We pay more just to make sure what we are eating is less likely to kill us. But scientists say that organic food isn’t all that healthier to begin with.
Organic food has become a very profitable market. People will pay whatever thinking organic meat, organic vegetables and organic fruits will not result in cancer treatments later on. But scientists say we’re not actually getting all that much for what we’re paying. In fact, organic meat and products aren’t healthier than conventional supermarket food.
Eating healthy doesn’t come cheap. That’s what organic food producers taught the consumers. Last year alone, Americans spent $31.4 billion for healthy food products. 15 years ago, before there was all that much fuss about pesticides and eating healthy, the organic food market recorded only $3.6 billion in sales.
Organic food companies pride themselves on crops and production that has a much lower exposure to pesticide and antibiotic-resistant bacteria than most of the conventional food today. And that’s one of the reasons consumers believe organic food means eating healthier.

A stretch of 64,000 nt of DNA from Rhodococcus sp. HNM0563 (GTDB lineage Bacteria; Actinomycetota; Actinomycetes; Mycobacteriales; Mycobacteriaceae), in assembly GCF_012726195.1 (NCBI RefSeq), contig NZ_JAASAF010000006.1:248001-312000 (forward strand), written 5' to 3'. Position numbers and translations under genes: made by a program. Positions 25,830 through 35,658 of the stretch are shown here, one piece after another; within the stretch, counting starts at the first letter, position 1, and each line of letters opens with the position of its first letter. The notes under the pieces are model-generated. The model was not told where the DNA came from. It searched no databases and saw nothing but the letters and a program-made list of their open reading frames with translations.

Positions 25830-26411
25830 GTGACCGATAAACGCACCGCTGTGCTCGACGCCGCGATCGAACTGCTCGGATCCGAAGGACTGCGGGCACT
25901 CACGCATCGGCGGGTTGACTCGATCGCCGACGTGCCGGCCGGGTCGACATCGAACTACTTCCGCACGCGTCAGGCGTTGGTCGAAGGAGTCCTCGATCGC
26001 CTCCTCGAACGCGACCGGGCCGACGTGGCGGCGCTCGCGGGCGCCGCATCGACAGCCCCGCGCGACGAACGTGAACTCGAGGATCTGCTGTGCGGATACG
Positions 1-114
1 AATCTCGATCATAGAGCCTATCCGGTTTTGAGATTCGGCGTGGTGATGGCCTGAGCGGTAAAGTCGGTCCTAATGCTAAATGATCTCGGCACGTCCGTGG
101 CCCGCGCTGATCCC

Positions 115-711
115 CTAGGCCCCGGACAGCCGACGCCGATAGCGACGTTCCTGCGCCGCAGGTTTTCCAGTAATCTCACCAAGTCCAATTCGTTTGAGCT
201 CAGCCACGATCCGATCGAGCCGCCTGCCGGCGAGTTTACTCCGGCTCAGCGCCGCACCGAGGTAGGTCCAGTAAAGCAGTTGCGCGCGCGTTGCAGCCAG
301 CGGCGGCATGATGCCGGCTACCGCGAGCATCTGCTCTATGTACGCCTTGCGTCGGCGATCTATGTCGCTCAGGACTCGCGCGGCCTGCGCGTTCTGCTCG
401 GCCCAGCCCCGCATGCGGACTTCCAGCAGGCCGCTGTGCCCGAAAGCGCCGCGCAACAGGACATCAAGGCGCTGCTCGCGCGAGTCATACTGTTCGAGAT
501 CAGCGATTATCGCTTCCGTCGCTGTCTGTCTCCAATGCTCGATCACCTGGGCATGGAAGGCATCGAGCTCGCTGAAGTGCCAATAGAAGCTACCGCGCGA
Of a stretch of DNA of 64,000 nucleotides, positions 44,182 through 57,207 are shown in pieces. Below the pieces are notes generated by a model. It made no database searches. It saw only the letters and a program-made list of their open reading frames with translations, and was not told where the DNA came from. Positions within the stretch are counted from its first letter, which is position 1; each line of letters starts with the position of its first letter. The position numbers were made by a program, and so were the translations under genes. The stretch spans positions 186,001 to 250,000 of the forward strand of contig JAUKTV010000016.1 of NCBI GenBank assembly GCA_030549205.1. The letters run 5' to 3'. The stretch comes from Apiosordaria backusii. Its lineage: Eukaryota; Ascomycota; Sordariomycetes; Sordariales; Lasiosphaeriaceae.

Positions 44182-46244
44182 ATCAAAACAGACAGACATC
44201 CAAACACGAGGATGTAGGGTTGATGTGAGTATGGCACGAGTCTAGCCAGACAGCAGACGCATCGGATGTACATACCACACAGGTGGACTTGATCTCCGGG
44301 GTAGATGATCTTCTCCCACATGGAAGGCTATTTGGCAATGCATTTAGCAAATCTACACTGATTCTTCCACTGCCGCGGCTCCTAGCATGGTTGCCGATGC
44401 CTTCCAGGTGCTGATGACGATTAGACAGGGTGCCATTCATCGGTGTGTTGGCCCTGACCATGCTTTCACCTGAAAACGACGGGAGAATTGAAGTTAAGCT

Whereas pesticide levels are lower, how exactly nutritious is the organic food? Stanford scientists say there’s not that much of a difference in nutrition when it comes to organic vs. conventional food.
“People choose to buy organic foods for many different reasons. One of them is perceived health benefits” explained lead author Dr. Crystal Smith-Spangler. “Our patients, our families ask about, ‘Well, are there health reasons to choose organic food in terms of nutritional content or human health outcomes?” she added.
The Stanford research meant reviewing some 200 studies on organic and conventional food, nutrient comparisons and so on. What scientists found out is that there is no difference in the amount of vitamins organic food would deliver compared to conventional food products. The only nutrient addition organic food brought was a bit more phosphorus.
So, organic food doesn’t offer more nutrients than conventional products. A few studies showed that organic milk and chicken contained more omega 3 fatty acids while organic chicken and pork were 33 percent less likely to carry antibiotic-resistant bacteria.
While Stanford’s recent conclusion that organic food isn’t all that healthier, consumers would rather pay higher costs for less risky food.